Tuesday, November 17, 2009

Trying non-citizens, war criminals in U.S. civilian courts on U.S. soil

Conservatives unhappy about the KSM terrorist trials in NYC (h/t Andrew Sullivan):

[T]hese men are not citizens of the United States. Second, they’re accused war criminals. They simply should not be tried in U.S. civilian courts. Rather, they should either be held accountable in a Nuremberg-style international forum or treated as war criminals by a U.S. military tribunal under the mechanisms provided by Congress and approved by the Supreme Court.

Aside from the virtual certainty that the trial will devolve into a media circus, there’s an incredibly good chance that Mohammed and his comrades will go free. The fact that KSM was repeatedly waterboarded would seem to taint any subsequent evidence, including his own confession.

Hmmmm. Well, a few years ago we invaded this country and brought this guy back for a civilian trial on U.S. soil:

Immediately after Noriega's apprehension, the standby crew of a
USAF 8th Special Operations Squadron MC-130 Combat Talon at Howard AFB was alerted, and within 12 minutes had its engines running. Accompanied by U.S. Marshals, DEA, and other federal law enforcement agents, Noriega was flown to Homestead Air Force Base, under conditions of minimum radio communications.[21] He was tried on eight counts of drug trafficking, racketeering, and money laundering in April 1992. His trial was held in Miami, Florida, in the United States District Court for the Southern District of Florida.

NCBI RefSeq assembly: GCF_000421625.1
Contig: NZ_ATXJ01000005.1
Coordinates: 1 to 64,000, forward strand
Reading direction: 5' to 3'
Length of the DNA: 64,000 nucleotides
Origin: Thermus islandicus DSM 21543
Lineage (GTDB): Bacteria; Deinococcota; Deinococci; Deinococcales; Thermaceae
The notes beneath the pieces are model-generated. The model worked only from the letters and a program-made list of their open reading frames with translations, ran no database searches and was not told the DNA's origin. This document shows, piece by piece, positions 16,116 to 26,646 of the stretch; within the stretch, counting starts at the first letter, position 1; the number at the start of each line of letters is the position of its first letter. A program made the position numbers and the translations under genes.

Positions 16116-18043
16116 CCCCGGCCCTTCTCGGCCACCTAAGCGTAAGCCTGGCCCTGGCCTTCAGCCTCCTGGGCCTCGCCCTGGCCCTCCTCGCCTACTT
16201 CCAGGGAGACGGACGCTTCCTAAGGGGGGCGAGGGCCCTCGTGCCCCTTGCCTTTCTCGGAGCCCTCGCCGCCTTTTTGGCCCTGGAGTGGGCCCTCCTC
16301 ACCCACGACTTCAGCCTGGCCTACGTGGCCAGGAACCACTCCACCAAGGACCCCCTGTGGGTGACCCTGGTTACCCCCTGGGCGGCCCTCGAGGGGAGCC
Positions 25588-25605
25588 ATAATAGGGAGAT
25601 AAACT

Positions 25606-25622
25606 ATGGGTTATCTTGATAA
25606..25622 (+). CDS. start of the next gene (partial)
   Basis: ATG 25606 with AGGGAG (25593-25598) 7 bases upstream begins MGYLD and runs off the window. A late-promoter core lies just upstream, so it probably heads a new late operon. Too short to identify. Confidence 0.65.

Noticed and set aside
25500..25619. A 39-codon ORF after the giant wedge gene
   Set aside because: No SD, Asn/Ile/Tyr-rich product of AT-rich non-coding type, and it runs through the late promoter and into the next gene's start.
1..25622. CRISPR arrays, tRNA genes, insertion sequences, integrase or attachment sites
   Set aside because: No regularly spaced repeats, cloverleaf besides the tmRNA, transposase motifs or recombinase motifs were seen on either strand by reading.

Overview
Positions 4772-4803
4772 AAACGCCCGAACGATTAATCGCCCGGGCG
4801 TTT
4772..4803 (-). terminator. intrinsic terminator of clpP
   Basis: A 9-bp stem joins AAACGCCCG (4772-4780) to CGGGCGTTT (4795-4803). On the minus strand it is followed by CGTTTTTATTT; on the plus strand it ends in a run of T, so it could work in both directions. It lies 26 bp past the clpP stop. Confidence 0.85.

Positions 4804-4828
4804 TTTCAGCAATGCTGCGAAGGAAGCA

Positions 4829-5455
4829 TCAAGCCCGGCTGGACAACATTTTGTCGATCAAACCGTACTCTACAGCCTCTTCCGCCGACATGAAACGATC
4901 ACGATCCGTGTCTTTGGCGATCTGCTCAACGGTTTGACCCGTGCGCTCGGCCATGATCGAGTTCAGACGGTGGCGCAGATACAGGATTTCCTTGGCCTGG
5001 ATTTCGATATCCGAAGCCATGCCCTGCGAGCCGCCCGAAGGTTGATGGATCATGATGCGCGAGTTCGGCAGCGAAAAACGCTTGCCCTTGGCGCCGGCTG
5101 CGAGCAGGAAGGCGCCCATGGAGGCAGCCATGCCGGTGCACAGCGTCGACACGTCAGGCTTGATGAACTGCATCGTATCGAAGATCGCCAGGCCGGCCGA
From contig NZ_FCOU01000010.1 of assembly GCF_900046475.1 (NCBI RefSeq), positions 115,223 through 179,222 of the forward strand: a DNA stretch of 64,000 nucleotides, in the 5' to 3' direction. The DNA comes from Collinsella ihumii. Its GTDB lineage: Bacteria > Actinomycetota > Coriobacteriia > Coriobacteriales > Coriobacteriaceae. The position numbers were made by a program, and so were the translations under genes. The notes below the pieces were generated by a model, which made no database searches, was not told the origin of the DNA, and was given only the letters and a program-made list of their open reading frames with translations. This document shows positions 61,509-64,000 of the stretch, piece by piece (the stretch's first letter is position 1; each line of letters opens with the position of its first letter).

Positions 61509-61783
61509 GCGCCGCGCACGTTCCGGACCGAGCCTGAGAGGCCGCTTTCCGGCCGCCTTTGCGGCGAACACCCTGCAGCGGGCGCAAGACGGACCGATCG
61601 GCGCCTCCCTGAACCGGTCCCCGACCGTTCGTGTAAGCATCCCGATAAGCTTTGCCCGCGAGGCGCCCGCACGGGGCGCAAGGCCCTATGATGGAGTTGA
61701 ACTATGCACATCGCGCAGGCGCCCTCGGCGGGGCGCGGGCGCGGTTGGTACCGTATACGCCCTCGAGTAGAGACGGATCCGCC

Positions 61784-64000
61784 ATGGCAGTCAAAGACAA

In 1992 he was convicted under federal charges of cocaine trafficking, racketeering, and money laundering in Miami, Florida. Sentenced to 40 years in prison (later reduced to 30 years), Noriega is held at the Federal Correctional Institution, Miami, Florida (FCI Miami).[22]

The prosecution presented a case that has been criticized by numerous observers.[citation needed] The prosecution's case was completely reworked several times because problems developed with the witnesses, whose stories contradicted one another. The United States Attorney negotiated deals with 26 different drug felons, including Carlos Lehder, who were given leniency, cash payments, and allowed to keep their drug earnings in return for testimony against Noriega. Several of these witnesses had been arrested by Noriega for drug trafficking in Panama.

Some witnesses later recanted their testimony, and agents of the CIA, Drug Enforcement Administration, Defense Intelligence Agency, and the Israeli Mossad, who were knowledgeable about Central American drug trafficking, have publicly charged that accusations were embellished.[citation needed] Noriega was found guilty and sentenced on September 16, 1992, to 40 years in prison for drug and racketeering violations. His sentence was reduced to 30 years in 1999.

Oh well. I guess this was very manly and legitimate of us back then.

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